FIGS. 2, 3 and 4 are detailed perspective views of part of the apparatus of FIG. 1 shown in different stages of stitch production;
FIG. 5 is a side view of the forward end of one of the yarn-carrying needles of the FIG. 1 apparatus;
FIGS. 6 and 7 are respectively a plan view and an elevation of a support structure of a second form of knitting apparatus;
FIGS. 8-12 are perspective views of a support of the apparatus of FIGS. 6 and 7 shown in progressive stages of stitch production;
FIG. 13 is a perspective view of a further form of knitting apparatus of the type shown in FIGS. 6 and 7; and
FIGS. 14-17 are perspective views of one of the supports showing progressive stages in the incorporation of a velour or like staple into a stitch to produce a pile fabric.
The apparatus shown in FIGS. 1-5 comprises two suitably shaped support rods 1 and 2 which act in a similar manner to conventional knitting needles. At their free upper ends, the two rods have longitudinal notches or slots 5 and 6, 2 to 3 centimeters long. The rods themselves are about 30 to 40 centimeters long and pass through two collets 9 and 10 attached to a base member support 3. The rods themselves are secured to a downwardly depending lower section of the base member at locations 7 and 8. The two collets are open at the front as shown and have a diameter greater than the rods so that the rods can slide in the collets when they hold a knit fabric. The dimensions of the longitudinal openings 17 of the collets are such as to let the manufactured knitting on the rods pass through the collets while preventing the rods themselves from passing through the openings. The support 3 has an elongate form in the horizontal plane and to the right and left of the rods, the support has an upper section formed an equal number of grooves forming holders for a plurality of hooked needles 11-16 each of which carries the yarn from a separate cone or ball as diagrammatically shown in FIG. 1.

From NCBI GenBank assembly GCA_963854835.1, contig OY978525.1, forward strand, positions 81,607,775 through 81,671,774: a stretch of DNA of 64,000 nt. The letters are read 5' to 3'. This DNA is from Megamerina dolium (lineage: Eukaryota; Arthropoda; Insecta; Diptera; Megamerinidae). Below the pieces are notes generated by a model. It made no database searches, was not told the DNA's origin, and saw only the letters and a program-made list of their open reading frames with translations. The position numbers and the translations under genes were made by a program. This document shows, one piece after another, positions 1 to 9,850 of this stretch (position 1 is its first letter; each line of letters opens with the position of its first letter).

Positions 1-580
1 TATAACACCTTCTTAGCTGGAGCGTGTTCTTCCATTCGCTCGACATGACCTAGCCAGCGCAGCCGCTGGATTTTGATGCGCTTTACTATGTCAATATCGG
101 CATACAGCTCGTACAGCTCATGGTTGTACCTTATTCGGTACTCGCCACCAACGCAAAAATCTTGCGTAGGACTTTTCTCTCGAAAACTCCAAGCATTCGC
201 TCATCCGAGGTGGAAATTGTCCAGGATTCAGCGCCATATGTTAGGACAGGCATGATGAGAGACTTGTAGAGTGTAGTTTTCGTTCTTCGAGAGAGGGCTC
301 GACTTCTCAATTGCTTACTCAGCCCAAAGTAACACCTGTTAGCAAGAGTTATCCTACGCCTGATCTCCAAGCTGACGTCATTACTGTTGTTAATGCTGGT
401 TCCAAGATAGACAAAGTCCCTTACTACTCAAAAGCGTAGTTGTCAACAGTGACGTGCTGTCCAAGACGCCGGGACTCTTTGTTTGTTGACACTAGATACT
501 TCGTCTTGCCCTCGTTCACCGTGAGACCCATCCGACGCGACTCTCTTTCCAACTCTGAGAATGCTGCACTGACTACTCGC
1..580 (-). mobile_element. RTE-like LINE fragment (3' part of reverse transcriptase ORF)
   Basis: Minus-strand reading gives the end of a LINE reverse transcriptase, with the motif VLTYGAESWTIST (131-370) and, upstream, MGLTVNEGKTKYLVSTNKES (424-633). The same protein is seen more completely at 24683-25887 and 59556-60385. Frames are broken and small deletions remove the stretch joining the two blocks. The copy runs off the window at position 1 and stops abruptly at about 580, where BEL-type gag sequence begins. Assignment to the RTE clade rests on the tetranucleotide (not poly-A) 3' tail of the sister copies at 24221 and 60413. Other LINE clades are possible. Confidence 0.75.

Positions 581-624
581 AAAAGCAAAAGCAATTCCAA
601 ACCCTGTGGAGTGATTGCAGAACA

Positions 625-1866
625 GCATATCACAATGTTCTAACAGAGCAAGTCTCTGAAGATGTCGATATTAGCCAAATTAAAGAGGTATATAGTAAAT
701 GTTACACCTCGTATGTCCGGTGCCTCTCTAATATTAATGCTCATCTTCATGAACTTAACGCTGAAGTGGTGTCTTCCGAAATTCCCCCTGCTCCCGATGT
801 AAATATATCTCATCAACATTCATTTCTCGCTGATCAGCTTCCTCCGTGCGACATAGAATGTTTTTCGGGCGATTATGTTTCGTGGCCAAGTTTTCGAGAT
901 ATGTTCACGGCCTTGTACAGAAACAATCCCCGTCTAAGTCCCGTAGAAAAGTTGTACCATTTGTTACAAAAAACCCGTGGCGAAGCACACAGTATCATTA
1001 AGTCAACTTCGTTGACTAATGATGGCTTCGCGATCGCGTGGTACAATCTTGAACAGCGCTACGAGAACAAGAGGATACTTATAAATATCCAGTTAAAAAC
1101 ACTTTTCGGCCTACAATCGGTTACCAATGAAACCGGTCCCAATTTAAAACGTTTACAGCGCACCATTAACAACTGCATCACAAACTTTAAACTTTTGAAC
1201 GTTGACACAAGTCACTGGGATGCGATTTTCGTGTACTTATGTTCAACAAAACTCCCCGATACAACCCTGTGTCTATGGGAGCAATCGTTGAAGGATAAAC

The hooked needles 11-16 as shown in FIG. 5 have substantially planar, curved forward ends and have a pair of eyes 30 and 32, eye 30 being located at a forward tip of the needle and eye 32 being located at the rear of the curved forward end on a projecting portion 33 of the needle. As clearly shown the eyes each have an axis perpendicular to the plane of the curved forward end of the needle. Further, the needles are channel-shaped in cross section up to an intermediate point approximately at the crest of the curved portion and the remainder of the curved portion up to the tip is an extension of one wall only of the channel. The needles are threaded with the yarn 18 from a yarn supply first through eye 32, the yarn then extending along the needle channel and passing through eye 30 onto the rods 1 and 2.